Todd Barber, Cassini Lead Propulsion Engineer
Greetings again from Cassini engineering, as we are literally a day away from our date with destiny and a super-close Enceladus flyby. Another engineering event, critical for the health and safety of the spacecraft, has gone off without a hitch. Earlier this morning, around 4 am Pacific Daylight Time (PDT), we closed (or deployed, in our nomenclature) the main-engine cover. As we planned to head in closer to Saturn and Enceladus, we recognized the potential for a slight dust hazard, not uncommon during our multi-year orbital tour of the ringed planet. Even with minute dust grains, our delicate main-engine columbium coating could be damaged with hypervelocity impacts, so occasionally we have to deploy our “baby-carriage” cover to protect our twin main engines.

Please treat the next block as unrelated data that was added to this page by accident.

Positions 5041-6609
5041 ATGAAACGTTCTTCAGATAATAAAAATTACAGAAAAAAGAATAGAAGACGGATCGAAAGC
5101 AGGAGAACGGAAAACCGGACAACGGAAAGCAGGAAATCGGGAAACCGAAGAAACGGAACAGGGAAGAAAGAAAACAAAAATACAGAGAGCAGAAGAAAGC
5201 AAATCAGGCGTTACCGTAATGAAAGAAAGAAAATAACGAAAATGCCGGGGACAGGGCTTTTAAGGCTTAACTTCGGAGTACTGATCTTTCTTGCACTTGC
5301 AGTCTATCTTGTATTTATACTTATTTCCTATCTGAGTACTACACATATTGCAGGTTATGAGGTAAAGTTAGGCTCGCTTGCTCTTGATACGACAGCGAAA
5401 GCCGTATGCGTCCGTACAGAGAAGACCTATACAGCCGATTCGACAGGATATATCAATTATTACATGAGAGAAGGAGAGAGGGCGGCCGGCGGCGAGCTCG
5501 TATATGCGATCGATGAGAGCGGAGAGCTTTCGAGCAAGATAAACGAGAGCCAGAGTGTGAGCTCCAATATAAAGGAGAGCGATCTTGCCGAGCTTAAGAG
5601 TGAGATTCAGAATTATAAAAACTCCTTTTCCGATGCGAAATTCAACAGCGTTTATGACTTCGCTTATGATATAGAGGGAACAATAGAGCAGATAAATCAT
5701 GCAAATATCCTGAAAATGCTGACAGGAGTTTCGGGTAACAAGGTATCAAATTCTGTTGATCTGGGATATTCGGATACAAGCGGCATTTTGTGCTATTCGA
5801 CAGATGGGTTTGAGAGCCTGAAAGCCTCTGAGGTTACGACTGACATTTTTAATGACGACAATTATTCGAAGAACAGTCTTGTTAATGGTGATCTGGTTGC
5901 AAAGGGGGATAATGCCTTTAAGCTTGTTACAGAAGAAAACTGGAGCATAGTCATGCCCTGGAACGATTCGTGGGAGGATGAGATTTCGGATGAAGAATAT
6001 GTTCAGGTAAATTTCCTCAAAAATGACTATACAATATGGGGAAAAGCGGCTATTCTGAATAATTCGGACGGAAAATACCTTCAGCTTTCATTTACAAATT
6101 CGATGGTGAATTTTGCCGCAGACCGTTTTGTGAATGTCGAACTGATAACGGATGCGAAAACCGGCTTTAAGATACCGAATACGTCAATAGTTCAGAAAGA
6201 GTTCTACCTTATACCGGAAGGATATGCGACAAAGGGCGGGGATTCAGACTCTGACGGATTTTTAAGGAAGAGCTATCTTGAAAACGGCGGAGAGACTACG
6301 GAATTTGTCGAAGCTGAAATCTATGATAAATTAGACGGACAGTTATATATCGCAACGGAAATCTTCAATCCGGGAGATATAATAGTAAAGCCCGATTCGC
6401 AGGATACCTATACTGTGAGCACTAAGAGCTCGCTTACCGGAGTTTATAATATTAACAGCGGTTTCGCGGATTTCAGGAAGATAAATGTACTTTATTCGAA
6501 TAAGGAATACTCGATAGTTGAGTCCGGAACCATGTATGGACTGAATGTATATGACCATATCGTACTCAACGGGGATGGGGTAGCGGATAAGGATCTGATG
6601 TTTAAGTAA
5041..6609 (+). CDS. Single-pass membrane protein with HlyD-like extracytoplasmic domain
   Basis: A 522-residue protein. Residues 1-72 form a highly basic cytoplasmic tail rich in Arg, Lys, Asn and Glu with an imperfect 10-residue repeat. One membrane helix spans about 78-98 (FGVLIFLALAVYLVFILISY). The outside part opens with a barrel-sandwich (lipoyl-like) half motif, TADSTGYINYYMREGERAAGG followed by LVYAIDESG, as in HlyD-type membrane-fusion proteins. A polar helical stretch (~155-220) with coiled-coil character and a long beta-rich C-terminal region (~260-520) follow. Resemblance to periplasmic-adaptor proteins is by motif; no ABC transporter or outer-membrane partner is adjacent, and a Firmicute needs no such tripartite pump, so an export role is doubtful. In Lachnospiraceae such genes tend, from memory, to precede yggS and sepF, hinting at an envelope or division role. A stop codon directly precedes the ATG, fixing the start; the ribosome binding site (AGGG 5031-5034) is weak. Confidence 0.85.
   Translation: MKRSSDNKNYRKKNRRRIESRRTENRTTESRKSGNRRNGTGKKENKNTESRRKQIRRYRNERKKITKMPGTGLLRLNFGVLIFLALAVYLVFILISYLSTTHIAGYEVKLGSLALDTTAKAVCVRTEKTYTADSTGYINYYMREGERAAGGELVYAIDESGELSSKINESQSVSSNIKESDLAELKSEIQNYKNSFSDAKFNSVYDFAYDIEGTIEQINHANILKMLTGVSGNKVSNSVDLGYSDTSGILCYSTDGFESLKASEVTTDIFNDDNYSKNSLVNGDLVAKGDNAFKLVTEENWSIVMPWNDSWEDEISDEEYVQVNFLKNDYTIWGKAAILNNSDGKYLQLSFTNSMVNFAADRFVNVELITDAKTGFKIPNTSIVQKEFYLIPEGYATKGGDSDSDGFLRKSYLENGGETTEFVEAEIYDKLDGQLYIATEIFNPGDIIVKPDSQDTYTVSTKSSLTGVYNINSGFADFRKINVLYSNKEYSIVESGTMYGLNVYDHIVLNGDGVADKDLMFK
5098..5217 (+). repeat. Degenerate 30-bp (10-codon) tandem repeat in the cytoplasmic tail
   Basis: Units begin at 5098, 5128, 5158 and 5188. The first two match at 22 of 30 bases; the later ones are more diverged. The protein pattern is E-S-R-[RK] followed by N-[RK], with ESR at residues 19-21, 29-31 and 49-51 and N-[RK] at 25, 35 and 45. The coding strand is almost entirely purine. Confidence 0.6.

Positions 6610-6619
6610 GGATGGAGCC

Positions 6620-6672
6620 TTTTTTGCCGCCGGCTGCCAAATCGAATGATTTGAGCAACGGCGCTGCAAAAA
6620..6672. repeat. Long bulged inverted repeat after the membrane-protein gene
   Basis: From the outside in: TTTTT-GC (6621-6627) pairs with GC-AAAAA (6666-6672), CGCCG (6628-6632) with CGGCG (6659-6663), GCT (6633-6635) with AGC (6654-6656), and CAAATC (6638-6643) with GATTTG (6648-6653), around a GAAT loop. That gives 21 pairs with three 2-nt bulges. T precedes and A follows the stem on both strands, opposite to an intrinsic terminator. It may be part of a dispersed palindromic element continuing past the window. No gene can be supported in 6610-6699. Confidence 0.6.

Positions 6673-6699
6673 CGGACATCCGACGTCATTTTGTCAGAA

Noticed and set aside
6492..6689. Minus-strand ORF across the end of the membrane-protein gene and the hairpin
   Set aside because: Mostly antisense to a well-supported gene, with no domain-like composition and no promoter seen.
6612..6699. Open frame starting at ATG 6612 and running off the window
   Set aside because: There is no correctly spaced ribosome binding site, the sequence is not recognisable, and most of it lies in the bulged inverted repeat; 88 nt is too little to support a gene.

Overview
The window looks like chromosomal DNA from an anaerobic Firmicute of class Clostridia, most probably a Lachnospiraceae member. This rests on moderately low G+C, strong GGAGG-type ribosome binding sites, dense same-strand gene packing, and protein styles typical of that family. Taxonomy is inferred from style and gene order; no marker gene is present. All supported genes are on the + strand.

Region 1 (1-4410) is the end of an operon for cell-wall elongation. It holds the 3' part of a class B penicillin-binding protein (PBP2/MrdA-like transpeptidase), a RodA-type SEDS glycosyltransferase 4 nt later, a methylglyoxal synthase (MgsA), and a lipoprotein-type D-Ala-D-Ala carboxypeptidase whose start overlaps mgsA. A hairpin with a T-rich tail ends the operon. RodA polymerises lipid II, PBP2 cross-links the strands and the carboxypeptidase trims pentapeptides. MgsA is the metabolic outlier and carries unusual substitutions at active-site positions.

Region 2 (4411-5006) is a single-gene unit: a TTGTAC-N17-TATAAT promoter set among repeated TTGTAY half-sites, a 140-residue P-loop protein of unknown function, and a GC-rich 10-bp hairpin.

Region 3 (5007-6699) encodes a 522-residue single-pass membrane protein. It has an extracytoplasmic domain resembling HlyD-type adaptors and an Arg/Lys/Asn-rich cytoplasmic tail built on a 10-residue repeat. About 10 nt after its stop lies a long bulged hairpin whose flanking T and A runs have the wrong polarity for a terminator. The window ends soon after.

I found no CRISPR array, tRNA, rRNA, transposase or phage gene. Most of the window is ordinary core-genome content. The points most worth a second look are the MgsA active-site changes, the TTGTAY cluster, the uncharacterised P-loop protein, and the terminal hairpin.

Our thermal control and devices team reports to me yet another successful deployment of the main-engine cover, an event that has taken place roughly three dozen times since launch over ten years ago. I can usually tell when this happens as a propulsion engineer because the closing of the cover helps to warm up the area around the engines, causing the temperature readings I monitor to increase. After the dust hazard is behind us, we’ll again open (or stow) the main-engine cover, although this will occur around 7 pm PDT on Wednesday. In other words, this event will occur after the thrilling E3 flyby, an important engineering event to be sure, but likely one that will be buried in the excitement of the prospect of new Enceladus science results mere hours away.